On motion and upon such terms as are just, the court may relieve a party or his legal representative from a final judgment, order or proceeding for the following reasons: (1) mistake, inadvertence, surprise, or excusable neglect; * * *."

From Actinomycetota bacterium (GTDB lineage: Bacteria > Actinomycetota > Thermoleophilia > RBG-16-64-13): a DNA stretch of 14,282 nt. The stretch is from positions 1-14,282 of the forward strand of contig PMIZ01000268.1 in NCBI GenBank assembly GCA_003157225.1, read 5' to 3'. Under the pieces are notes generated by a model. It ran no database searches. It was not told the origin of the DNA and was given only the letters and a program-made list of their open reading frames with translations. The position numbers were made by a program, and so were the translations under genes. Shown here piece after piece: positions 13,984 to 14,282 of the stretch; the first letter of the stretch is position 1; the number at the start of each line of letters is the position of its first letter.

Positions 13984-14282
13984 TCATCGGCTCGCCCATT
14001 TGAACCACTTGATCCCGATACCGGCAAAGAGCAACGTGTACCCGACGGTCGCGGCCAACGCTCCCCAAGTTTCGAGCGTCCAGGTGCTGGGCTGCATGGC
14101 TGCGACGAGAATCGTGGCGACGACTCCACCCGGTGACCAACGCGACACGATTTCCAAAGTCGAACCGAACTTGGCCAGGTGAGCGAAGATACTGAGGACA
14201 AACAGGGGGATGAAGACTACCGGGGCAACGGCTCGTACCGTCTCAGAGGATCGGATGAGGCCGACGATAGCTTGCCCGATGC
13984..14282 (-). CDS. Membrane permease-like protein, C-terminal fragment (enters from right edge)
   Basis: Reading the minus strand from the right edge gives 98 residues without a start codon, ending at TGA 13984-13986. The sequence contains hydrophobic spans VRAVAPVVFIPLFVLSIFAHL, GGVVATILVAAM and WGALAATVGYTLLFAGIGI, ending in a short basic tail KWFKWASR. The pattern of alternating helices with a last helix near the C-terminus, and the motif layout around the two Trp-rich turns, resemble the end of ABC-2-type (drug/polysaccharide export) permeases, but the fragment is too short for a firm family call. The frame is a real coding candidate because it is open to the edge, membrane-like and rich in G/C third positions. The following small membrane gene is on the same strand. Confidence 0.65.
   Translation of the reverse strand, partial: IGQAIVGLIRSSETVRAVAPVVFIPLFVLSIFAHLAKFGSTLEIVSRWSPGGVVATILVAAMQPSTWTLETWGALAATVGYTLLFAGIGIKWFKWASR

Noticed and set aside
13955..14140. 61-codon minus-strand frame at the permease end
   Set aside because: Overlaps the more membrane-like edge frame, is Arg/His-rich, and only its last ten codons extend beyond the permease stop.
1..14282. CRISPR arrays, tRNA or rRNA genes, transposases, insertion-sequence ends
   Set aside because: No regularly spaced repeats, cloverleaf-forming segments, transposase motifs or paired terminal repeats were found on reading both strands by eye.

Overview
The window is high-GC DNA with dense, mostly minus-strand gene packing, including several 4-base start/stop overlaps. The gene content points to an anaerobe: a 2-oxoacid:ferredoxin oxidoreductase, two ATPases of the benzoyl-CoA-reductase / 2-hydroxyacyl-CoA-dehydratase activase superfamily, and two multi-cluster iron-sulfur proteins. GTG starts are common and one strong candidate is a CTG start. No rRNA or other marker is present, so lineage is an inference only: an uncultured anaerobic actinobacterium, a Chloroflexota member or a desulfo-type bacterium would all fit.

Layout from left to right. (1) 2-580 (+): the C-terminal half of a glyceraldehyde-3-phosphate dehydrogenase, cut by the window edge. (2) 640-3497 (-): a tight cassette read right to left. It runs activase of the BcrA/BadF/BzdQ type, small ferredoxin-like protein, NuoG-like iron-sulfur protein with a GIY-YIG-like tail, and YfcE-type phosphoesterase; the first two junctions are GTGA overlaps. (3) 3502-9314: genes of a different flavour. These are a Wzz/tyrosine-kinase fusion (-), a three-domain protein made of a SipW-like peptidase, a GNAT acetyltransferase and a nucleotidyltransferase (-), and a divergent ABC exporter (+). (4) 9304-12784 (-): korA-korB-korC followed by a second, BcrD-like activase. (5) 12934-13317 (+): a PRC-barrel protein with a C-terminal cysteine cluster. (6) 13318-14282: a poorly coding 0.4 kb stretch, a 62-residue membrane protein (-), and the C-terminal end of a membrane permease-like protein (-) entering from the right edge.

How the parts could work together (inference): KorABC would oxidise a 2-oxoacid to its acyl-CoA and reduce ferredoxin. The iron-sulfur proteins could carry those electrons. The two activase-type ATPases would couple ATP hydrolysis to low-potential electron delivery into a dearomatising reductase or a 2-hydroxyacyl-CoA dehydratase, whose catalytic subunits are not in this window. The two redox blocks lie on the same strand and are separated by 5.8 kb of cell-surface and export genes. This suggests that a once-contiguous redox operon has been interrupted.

*509 The foregoing rule substantially follows Federal Civil Rule 60(b) as amended, which is based upon California Code, Civil Procedure (Deering, 1937), sec. 473. See also N.Y.C.P.A. (1937), sec. 108; 2 Minn. Stat. (Mason, 1927), sec. 9283 (now M.S.A. 544.32); Moore & Rogers, Federal Relief from Civil Judgments, 1946; 55 Yale Law J. 623, 659-682; 3 Moore's Federal Practice (1938), 3254 et seq.; 2 Waltzinger, New Jersey Practice, 941 et seq. The former Court of Chancery had the same power in an appropriate case. Carpenter v. Muchmore, 15 N.J. Eq. 123 (Ch. 1862); Embury v. Bergamini, 24 N.J. Eq. 227 (Ch. 1873); Day v. Allaire, 31 N.J. Eq. 303 (E. & A. 1879); White v. Smith, 72 N.J. Eq. 697 (Ch. 1907); Boyer v. Boyer, 77 N.J. Eq. 144 (Ch. 1910); Kocher's Chancery Practice, page 438 et seq.; 1 Kocher and Trier, New Jersey Chancery Practice and Precedent, secs. 680, 681 and 682, pages 404 et seq.